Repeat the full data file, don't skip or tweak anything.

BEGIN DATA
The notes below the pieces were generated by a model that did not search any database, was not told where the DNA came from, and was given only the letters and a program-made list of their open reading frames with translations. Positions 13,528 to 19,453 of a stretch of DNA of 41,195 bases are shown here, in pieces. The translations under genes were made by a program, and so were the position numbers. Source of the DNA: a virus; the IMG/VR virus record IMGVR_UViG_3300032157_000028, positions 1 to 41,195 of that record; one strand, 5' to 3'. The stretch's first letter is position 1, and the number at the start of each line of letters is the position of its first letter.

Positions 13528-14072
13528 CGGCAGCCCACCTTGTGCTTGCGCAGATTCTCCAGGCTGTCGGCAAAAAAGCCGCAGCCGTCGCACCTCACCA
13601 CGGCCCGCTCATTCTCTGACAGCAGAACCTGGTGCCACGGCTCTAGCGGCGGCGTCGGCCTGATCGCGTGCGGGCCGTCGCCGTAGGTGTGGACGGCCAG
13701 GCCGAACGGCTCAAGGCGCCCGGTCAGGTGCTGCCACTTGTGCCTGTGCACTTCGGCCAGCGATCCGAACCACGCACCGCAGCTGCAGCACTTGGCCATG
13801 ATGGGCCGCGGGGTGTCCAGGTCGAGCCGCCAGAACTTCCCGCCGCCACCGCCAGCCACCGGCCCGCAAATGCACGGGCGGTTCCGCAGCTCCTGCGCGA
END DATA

The notes below the pieces were generated by a model that did not search any database, was not told where the DNA came from, and was given only the letters and a program-made list of their open reading frames with translations. Positions 13,528 to 19,453 of a stretch of DNA of 41,195 bases are shown here, in pieces. The translations under genes were made by a program, and so were the position numbers. Source of the DNA: a virus; the IMG/VR virus record IMGVR_UViG_3300032157_000028, positions 1 to 41,195 of that record; one strand, 5' to 3'. The stretch's first letter is position 1, and the number at the start of each line of letters is the position of its first letter.

Positions 13528-14072
13528 CGGCAGCCCACCTTGTGCTTGCGCAGATTCTCCAGGCTGTCGGCAAAAAAGCCGCAGCCGTCGCACCTCACCA
13601 CGGCCCGCTCATTCTCTGACAGCAGAACCTGGTGCCACGGCTCTAGCGGCGGCGTCGGCCTGATCGCGTGCGGGCCGTCGCCGTAGGTGTGGACGGCCAG
13701 GCCGAACGGCTCAAGGCGCCCGGTCAGGTGCTGCCACTTGTGCCTGTGCACTTCGGCCAGCGATCCGAACCACGCACCGCAGCTGCAGCACTTGGCCATG
13801 ATGGGCCGCGGGGTGTCCAGGTCGAGCCGCCAGAACTTCCCGCCGCCACCGCCAGCCACCGGCCCGCAAATGCACGGGCGGTTCCGCAGCTCCTGCGCGA